And so with that, I would like to join in welcoming him here.

Mr. BLATNIK. And may the Chair add to that, that Senator Hart wanted very much to be here, and had planned to be here this morning, but committee work has held him on the Senate side.

The Chair would like, for the information of the members of the committee, to express our appreciation to Senator Hart for the splendid cooperation we have received from him personally and from his staff, both as far as the legislation is concerned, and in conferences with administrative agencies and the administrative heads involved.

So Michigan has spearheaded this legislation and helped focus attention on it to the point where it is now being given most comprehensive attention and consideration during the presentations made during this week, and which will continue during the next week.

Governor, we are privileged to hear your testimony.



Governor SWAINSON. Thank you very much, Mr. Chairman, and members of the committee, Jim Harvey and Jim O'Hara. It is a real pleasure for me to be here this morning.

And it is a privilege to be invited to appear before the House Committee on Public Works to express my views on the legislation you are considering to utilize public works programs as an economic stimulant.

Michigan, for the past 6 years, has been faced with the serious problems of continuous high unemployment. Since 1955, many factors have contributed to a persistent high rate of unemployment in Michigan in excess of the national average. Our orientation toward the manufacturing of durable goods, increased decentralization in the automobile industry, the shift of emphasis in defense procurement from wheeled vehicles to electronic devices and missiles-all these tors have operated to boost Michigan's unemployment, even though the national picture has shown improvement.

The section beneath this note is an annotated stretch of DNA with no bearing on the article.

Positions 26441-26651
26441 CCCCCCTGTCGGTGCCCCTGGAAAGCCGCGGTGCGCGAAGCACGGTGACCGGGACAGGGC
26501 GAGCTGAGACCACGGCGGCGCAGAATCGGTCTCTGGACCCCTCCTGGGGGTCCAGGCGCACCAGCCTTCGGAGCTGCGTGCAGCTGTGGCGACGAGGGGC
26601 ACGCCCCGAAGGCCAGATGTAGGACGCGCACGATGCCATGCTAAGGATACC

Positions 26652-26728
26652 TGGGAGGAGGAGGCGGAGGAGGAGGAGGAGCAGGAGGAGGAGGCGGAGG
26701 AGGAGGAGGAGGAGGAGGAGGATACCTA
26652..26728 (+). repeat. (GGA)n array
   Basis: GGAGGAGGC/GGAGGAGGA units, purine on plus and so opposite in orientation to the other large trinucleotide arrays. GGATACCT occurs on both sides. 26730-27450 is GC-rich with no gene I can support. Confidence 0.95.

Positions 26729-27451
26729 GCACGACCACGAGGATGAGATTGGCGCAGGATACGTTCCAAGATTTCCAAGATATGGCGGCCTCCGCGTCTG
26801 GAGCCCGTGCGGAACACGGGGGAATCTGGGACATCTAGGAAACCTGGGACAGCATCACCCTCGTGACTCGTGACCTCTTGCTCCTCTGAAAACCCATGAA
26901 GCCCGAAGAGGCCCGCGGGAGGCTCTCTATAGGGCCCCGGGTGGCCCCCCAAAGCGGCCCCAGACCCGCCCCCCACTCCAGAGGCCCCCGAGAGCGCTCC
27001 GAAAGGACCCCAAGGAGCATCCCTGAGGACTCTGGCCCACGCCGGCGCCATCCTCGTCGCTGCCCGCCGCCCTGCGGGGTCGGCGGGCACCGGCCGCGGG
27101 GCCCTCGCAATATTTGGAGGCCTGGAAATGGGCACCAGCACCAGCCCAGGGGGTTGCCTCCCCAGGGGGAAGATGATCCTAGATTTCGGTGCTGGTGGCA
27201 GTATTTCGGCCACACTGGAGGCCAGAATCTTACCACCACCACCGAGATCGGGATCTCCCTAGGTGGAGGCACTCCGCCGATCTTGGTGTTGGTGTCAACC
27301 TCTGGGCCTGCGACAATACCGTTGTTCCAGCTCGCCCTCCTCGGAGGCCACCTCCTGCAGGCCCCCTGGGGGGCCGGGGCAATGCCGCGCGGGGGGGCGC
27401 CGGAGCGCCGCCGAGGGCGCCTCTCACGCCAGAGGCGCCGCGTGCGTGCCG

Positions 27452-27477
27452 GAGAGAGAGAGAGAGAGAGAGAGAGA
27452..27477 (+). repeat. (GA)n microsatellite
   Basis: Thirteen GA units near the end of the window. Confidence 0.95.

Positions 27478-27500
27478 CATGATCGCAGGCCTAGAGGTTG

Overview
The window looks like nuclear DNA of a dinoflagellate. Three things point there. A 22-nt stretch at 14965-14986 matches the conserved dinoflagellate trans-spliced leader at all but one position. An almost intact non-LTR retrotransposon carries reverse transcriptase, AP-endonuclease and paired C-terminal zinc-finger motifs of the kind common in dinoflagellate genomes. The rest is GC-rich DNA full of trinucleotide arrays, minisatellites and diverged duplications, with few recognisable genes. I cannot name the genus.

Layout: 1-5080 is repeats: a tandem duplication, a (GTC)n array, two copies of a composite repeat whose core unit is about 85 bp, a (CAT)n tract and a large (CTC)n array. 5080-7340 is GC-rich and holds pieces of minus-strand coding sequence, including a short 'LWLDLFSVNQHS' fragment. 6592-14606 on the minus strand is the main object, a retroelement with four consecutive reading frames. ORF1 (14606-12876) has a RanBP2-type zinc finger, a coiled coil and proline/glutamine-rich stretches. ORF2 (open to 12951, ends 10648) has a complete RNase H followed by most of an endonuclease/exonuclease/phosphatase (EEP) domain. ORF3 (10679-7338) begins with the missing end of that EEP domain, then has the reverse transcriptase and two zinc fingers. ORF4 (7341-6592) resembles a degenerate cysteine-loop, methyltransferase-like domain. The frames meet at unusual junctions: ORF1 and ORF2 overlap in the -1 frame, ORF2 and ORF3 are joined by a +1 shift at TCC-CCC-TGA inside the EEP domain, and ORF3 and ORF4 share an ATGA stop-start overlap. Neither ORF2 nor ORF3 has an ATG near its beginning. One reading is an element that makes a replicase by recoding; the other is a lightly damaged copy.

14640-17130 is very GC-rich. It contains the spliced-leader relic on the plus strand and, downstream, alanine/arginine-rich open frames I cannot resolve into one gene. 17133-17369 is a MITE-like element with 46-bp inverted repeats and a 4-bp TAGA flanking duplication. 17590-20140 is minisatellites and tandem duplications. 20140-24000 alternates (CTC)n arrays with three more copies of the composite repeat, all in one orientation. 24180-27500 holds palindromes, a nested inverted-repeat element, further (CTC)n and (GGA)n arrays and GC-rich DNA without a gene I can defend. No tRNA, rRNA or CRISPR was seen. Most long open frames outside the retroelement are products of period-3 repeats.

The recession of 1958 and the business turndown in 1960–61 markedly aggravated the already serious unemployment picture in Michigan. Currently, while national unemployment has declined from 6.9 to 5.6 percent, unemployment in Michigan, according to preliminary figures for February, is 9.2 percent of the total labor force.

We, in Michigan, recognize our unique responsibility in the tasks of diversifying our economy, encouraging industrial expansion, orienting to the changed concepts of defense procurement, encouraging research and development in the quest for new products and new markets. All of these and their related activities are the primary responsibility of a cooperative management, State and local government partnership. And we are trying to meet the challenge which this responsibility imposes.

But, as effective as our own efforts can be, there are still areas in which the Federal Government can make an effective contribution.

The measures which you have pending before you-H.R. 10318 and the $600 million capital program submitted to the Congress on March 26, 1962, by the President-have a legitimate place as tools that can help us do the job.

State efforts to stimulate the economy are of necessity limited in scope and dimension. State-developed programs, soundly conceived and administered, offer much promise over the long haul. But in States like Michigan the size and nature of the unemployment problem makes it extremely difficult to achieve the effects that the programs you are considering could obtain in the immediate future.

As the Governor of a State that has felt the impact of high levels of unemployment over an extended period of time, I know that efforts of significant proportion must be made if we are to get our people back to gainful employment and if despair and defeatism are not to rob us of the necessary vitality of our most important national resource, our people. The human erosion represented by the disuse of the talents and skills of our unemployed is taking a toll that cannot be measured in dollars and cents alone. But even on that scale alone its price tag is too high.